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33

You can have saslauthd installed but not have any mechanisms installed. It's quite frustrating and poor error-proofing, IMO. "no applicable SASL mechanisms" literally means it can't find any of its mechanisms. On a Fedora-based system you'd need to install the cyrus-sasl-plain package if you want to use the 'PLAIN' auth mechanisms (i.e. SMTP/STARTTLS). ...


27

Running sudo yum install cyrus-sasl cyrus-sasl-lib cyrus-sasl-plain helped me on Amazon AWS server.


15

Postfix currently supports only two SASL authentication methods. One of the is Dovecot, which you don't want. The other is Cyrus, which is about as close to what you want as it's possible to get without rewriting Postfix. It does involve running a separate authentication daemon (saslauthd), but the authentication file is easy to edit and update. The basics ...


9

I was able to prevent this by setting up SSL and requiring auth attempts over SSL only with smtpd_tls_auth_only = yes This doesn't present the AUTH option to the remote client after EHLO and so the spammers/hackers give up because establishing a SSL connection is too much time. They work a numbers game. Now instead it hangs up when they try AUTH and I get ...


9

As you can see, there's no smtpd_sasl_path in our output of postconf -n Why? The answer is easy. Because there's no smtpd_sasl_path set. Have a look at your first snippet: There's a typo in it. You wrote smptd_sasl_path = private/auth -- but there's a difference between smtpd and smptd. Because Postfix doesn't have informations where to find the socket, ...


8

Are you perhaps missing the symlink from /var/run/saslauthd to /var/spool/postfix/var/run/saslauthd? From my working system: root@mail:/etc/postfix/sasl# ls -la /var/run/saslauthd lrwxrwxrwx 1 root root 36 Dec 31 2010 /var/run/saslauthd -> /var/spool/postfix/var/run/saslauthd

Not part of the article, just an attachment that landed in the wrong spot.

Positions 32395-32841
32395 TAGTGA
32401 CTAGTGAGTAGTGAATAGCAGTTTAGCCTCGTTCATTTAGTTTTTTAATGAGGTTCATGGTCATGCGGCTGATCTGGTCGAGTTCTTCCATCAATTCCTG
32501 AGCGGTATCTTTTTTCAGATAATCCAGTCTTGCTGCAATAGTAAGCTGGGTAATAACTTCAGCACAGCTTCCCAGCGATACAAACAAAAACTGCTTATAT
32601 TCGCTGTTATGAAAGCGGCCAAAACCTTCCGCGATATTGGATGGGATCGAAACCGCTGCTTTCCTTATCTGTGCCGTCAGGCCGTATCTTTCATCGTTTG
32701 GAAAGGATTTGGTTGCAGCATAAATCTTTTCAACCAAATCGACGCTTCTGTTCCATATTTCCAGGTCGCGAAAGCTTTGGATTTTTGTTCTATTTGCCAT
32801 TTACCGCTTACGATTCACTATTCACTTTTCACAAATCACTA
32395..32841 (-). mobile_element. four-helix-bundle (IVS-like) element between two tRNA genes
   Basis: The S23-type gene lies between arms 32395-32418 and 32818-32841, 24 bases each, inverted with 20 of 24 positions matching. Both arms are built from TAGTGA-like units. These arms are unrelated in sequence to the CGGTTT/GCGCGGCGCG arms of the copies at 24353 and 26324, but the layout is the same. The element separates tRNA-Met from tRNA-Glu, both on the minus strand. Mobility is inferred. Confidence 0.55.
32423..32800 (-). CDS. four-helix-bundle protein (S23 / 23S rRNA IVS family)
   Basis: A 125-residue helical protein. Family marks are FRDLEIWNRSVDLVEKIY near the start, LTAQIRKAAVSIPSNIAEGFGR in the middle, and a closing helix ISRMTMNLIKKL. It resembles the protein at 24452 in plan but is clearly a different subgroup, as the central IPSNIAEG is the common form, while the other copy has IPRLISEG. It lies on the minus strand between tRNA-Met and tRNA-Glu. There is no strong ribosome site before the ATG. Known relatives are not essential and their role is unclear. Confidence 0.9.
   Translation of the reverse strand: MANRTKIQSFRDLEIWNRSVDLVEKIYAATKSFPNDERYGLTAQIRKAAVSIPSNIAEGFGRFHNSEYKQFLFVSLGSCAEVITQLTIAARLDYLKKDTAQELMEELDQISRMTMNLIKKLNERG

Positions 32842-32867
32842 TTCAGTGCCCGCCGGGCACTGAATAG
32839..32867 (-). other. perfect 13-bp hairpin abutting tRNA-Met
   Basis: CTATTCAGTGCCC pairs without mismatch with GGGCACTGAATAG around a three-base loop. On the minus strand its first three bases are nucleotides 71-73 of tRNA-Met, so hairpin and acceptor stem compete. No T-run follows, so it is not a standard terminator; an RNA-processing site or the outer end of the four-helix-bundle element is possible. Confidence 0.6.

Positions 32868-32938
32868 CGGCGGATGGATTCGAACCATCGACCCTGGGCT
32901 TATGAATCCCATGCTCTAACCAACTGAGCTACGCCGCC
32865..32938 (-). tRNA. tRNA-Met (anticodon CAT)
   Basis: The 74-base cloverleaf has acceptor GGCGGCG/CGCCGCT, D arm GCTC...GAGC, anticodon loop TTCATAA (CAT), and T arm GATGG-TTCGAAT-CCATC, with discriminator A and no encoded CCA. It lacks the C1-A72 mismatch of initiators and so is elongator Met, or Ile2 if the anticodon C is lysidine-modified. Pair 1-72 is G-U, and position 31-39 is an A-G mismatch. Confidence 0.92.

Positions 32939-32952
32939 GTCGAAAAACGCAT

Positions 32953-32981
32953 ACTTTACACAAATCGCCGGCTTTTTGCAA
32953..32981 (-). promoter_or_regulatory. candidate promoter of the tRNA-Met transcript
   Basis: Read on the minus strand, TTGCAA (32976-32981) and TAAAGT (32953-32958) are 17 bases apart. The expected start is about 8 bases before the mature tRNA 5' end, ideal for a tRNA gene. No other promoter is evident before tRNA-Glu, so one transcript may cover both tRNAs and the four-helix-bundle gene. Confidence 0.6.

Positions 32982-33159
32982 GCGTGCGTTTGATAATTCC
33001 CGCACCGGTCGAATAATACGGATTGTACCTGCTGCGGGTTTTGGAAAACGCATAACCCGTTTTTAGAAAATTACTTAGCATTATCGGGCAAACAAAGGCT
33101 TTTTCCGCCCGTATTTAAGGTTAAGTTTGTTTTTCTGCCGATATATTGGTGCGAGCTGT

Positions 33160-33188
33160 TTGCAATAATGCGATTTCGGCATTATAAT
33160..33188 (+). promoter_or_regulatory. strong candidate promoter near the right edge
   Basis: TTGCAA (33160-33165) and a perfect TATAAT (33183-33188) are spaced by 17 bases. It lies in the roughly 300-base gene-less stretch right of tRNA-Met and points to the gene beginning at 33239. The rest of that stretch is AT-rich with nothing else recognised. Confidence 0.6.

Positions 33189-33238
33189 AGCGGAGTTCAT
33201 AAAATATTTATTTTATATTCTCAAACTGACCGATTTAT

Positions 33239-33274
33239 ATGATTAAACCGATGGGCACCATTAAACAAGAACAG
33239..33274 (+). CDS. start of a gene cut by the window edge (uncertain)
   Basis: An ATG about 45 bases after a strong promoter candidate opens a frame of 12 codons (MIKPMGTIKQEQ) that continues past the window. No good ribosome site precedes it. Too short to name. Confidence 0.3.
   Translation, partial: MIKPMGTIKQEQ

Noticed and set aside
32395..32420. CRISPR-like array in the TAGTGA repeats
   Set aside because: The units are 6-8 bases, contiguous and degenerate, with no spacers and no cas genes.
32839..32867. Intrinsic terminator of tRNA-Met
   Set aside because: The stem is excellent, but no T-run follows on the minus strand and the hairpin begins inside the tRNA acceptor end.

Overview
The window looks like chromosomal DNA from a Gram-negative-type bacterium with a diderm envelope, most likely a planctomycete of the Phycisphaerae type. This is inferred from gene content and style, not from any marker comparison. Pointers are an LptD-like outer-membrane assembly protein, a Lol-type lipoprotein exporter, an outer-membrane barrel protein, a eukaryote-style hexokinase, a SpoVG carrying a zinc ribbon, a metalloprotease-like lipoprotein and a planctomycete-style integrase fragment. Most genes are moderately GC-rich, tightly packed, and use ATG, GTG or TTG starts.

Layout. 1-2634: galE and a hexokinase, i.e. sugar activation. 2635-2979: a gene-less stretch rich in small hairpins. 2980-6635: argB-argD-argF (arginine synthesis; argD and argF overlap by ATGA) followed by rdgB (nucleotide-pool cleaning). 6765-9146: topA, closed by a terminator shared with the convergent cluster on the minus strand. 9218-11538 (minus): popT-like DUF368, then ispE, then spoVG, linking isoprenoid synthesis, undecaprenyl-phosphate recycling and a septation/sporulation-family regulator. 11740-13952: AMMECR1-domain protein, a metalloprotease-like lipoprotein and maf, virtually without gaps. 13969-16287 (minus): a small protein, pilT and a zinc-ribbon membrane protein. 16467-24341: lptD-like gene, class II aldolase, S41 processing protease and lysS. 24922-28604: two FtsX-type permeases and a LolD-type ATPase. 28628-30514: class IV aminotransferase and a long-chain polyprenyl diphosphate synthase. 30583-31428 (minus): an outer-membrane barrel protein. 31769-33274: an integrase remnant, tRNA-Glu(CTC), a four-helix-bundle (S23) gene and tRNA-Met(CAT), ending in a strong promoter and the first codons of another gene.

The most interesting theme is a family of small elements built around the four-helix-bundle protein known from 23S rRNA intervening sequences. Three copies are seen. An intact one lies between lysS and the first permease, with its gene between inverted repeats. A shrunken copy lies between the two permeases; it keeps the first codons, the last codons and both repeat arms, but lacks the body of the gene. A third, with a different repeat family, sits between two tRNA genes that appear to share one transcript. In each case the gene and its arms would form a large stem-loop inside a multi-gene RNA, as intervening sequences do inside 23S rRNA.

8

If you have fail2ban installed you can enable sasl (or sometimes called postfix-sasl) in your jail.local (or jail.d) and that should make the annoyances go away. ## for me this is in /etc/fail2ban/jail.d/defaults-debian.conf [postfix] enabled = true [postfix-sasl] enabled = true


8

You probably just need to add -r to your saslauthd OPTIONS= stanza. From the man pages -r Combine the realm with the login (with an ’@’ sign in between). e.g. login: "foo" realm: "bar" will get passed as login: "foo@bar". Note that the realm will still be passed, which may lead to unexpected behavior.


8

postconf -a and postconf -A tell you what sasl plugin types are available. I would assume those would return errors or empty lists if sasl support was not enabled at build time (though possibly not). You could also check the output of ldd /path/to/postfix and see if it links to a sasl library or not (though it might be possible for postfix to be built with ...


7

Your server is not an open relay. It is set up to allow three different types of mail: Mail from anybody on the internet to addresses within your own domain Mail that originates on your own mailserver (e.g. notices from cron jobs and the like), to anybody on the internet Mail that comes from an authenticated connection to anybody on the internet If the ...


6